2 Jul

The recommendation is to put a stroopwafel on top of a hot beverage. The steam cooks the syrup and keeps your drink warm. Isn't learning delicious?

Every once in awhile I like to ask the  Mister a question such as “what are you excited to see on our trip?”, “would you rather go to Halstatt or Berchtesgaden?” or “are you awake?”.  The one I think I’ve asked the most often is “what are you looking forward to eating while we’re there?”  His answer has always been “these waffle cookies that they sell in packs.  I’m going to buy every single one I see.” 

I was worried.  Would he bother to try gellato or sacher torte with these waffle things on the market?  And what the heck were they anyway.  Turns out they were, as you can guess from my title, stroopwafels (stroop-vah-fells).  It’s a Dutch cookie that is often sold in packets of ten.  Apparently the Mister is not alone in his craving for these delicacies as there is a society set up for addicts called the Association of Stroopwafel Addicts.  While I see the need to have a support group they don’t seem to be encouraging any kind of treatment or outreach.  Actually they look like they are making the problem much worse by hinting that all it takes is one and that they are yummy.

They certainly sound tasty.  The cookie is made of a waffle about the size of a compact disc.  It’s then cut in half while warm and spread with a syrup and then the halves are reunited.  You can buy them in the pack, as I mentioned, but you can also find stands that sell them.  If they are potentially habit-forming when they are few days old then imagine what they are like fresh!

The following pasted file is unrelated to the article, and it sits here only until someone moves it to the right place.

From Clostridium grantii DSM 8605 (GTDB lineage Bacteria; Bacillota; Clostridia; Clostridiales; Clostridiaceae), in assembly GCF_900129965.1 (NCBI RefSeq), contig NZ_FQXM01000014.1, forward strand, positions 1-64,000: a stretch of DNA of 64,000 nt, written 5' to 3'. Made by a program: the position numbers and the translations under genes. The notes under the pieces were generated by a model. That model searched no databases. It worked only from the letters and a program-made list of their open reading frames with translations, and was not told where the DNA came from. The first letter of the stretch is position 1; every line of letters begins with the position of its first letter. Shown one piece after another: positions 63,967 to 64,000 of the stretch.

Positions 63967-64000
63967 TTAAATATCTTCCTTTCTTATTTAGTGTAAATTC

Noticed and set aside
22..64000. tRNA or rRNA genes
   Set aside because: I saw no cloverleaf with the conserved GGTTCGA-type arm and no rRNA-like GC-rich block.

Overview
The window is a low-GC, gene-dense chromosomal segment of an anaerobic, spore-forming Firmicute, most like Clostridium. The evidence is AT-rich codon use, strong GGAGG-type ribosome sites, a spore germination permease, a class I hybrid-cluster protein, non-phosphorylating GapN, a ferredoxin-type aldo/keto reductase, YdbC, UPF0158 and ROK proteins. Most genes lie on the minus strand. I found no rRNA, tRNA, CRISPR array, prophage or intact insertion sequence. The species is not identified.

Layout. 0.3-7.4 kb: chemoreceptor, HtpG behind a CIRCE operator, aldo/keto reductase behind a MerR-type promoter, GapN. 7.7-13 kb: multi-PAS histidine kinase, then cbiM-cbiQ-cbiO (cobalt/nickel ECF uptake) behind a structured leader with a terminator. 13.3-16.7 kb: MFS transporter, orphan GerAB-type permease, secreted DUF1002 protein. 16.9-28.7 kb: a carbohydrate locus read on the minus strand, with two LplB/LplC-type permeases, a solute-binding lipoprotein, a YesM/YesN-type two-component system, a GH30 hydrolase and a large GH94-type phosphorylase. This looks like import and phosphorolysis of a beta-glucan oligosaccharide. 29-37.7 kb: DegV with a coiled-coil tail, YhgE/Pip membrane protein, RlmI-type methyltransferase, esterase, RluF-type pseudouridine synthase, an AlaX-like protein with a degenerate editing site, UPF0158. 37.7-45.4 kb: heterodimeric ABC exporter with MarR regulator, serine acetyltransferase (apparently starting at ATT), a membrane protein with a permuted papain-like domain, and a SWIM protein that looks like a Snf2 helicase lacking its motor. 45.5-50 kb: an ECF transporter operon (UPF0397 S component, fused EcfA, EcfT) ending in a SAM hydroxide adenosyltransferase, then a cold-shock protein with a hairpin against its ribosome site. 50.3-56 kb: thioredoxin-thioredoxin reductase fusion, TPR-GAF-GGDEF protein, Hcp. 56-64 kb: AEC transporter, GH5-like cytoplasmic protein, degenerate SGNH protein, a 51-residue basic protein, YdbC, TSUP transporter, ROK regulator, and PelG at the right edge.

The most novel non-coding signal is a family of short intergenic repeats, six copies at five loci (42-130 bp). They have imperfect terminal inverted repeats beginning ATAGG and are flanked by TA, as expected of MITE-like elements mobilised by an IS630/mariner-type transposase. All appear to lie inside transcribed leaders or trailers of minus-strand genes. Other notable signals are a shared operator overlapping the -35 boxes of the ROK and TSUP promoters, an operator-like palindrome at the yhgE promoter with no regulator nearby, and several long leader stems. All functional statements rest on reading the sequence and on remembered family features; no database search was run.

There are an incredible amount of videos on YouTube about these little guys.  My favorite is this one because you get to hear Dutch being spoken and sung while the stroopwafel makes it’s way into the world.  It’s kind of hard to hear Dutch when in the Netherlands because everyone speaks English.  And French and German and sometimes Spanish and Chinese.  Students are no expected to learn English in school along with French / German and one elective language.  How do they have time to invent stroopwafels? 

Back in 1784, a baker in the Dutch town of Gouda made the first stroopwafel by combining waffle crumbs and syrup.  There are now many shops in Gouda selling stroopwafels.  There are also many places to get these cookies via the interwebs.  Let’s hope that the Mister doesn’t read that or I’m sure we’ll never make it to Europe.  Why bother when you can get stroopwafels at home AND watch baseball?


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